In Matthew 24, Jesus speaks of “tribulation” upon the saints (verse 9), the “abomination of desolation…standing in the holy place” (verse 15), and “great tribulation” upon Jerusalem (verses 16-22). Notice what He then says about the order of events leading up to His return:
Immediately AFTER the tribulation of those days the sun will be
darkened, and the moon will not give its light; the stars will fall
from heaven, and the powers of the heavens will be shaken. THEN
the sign of the Son of Man will appear in heaven, and THEN all the
tribes of the earth will mourn, and the)) will see the Son of Man
coming on the clouds of heaven with power and great glory
Luke’s account provides some additional details:
And there will be signs in the sun, in the moon, and in the stars;
and on the earth distress of nations, with perplexity, the sea and
the waves roaring; men’s hearts failing them from fear and the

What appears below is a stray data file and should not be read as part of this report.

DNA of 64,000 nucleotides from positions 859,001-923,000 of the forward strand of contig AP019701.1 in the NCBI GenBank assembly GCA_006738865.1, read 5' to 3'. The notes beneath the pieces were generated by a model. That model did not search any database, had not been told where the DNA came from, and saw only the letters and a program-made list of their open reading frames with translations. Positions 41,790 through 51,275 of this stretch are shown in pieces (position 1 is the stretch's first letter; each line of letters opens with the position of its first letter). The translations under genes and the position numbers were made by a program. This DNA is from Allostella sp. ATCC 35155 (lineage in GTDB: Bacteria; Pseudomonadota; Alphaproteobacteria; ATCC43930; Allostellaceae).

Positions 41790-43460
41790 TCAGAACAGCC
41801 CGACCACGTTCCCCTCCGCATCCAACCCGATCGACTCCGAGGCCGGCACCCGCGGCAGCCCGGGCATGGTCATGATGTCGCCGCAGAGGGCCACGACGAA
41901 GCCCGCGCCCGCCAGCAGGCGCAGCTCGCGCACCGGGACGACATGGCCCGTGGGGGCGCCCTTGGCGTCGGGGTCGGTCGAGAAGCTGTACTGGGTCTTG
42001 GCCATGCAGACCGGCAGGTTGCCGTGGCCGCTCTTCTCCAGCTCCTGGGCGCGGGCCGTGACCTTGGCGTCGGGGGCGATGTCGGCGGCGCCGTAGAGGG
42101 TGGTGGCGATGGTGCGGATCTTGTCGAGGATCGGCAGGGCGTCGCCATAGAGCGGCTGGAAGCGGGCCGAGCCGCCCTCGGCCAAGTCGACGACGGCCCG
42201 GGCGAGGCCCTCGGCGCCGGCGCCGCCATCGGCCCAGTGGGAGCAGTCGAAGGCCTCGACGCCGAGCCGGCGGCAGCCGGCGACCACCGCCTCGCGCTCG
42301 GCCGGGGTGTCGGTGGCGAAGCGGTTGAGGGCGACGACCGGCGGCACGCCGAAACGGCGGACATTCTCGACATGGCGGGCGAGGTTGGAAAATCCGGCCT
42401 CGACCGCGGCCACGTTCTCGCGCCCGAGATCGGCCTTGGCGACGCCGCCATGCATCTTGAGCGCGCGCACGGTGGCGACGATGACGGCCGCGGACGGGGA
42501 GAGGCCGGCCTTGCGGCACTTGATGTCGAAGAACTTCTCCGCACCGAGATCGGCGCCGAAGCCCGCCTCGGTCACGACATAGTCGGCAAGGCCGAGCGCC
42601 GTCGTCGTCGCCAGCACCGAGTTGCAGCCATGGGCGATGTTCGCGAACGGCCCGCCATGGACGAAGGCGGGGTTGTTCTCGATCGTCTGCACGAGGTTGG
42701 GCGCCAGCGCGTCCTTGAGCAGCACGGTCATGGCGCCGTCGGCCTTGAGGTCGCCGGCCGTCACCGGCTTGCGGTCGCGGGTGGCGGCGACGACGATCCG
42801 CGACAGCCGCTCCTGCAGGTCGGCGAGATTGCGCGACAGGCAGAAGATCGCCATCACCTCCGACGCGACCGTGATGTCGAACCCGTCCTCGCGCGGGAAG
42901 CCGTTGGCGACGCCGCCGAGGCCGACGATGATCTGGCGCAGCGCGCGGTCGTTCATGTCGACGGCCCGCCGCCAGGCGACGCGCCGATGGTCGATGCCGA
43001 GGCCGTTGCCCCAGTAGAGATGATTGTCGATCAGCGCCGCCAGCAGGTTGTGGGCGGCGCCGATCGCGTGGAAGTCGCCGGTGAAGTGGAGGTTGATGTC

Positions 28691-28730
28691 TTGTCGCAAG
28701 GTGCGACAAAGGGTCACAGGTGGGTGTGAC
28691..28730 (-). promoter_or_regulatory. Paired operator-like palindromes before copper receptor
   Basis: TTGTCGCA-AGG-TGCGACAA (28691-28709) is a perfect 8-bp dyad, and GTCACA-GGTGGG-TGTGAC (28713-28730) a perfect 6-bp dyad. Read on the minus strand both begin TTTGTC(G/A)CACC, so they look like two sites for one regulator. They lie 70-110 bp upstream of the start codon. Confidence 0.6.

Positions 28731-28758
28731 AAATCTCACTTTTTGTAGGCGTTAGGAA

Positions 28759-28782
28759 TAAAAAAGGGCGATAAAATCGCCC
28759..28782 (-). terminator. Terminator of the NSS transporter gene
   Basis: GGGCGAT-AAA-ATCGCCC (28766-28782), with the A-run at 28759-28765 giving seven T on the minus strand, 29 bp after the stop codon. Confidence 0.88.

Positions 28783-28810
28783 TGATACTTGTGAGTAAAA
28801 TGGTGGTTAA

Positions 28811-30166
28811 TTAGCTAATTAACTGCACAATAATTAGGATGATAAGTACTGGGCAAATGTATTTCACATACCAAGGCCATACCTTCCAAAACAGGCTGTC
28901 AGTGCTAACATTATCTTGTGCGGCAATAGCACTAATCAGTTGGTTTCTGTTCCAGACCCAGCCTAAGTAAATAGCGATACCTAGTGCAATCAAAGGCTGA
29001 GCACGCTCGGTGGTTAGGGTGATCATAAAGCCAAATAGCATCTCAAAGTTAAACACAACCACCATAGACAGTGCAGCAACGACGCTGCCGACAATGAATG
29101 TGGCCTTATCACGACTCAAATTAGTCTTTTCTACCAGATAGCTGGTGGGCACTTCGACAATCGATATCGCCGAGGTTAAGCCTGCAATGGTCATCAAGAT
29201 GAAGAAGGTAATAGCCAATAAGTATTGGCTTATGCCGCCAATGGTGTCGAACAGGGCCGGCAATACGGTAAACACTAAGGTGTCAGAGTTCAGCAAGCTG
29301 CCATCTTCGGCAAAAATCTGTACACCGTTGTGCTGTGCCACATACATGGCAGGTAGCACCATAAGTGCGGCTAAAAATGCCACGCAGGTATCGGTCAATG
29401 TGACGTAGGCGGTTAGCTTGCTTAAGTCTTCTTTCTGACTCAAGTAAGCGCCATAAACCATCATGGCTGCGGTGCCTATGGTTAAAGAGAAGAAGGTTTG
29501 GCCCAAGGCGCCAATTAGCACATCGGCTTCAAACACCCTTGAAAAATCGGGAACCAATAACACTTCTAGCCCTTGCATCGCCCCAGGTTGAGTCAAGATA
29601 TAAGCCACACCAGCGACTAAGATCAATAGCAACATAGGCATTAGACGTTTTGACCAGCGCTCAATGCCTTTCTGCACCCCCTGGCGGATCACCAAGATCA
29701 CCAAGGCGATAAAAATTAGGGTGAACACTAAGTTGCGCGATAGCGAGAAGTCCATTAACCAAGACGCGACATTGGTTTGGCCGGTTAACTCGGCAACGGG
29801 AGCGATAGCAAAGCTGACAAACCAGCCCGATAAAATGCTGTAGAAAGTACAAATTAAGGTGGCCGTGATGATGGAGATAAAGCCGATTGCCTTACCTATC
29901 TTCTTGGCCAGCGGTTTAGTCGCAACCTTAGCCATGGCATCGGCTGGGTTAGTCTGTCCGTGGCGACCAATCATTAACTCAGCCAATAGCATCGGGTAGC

expectation of those things which are coming on the earth, for the
powers of the heavens will be shaken. Then they will see the Son of
Man coming in a cloud with power and great glory (Luke
In Mark’s account, as in Matthew’s, the heavenly signs occur “in those days, after that tribulation” (Mark 13:24). Notice the order of events: First, tribulation and martyrdom. Then, the heavenly signs appear, Then, because of the heavenly signs and what immediately follows, “the tribes of the earth mourn” and men’s hearts fail “from fear and the expectation of those thing which are coming on the earth.” It is these events—the heavenly signs, sign of the Son of Man in heaven, and accompanying fear, mourning, and distress—that are closely associated with the Second Coming of Jesus Christ, These are things that God brings upon the earth. The tribulation is brought about by men, under Satan’s influence, hating each other and warring with one another. God permits it, and even intervenes to cut it short, but is not the direct cause of it.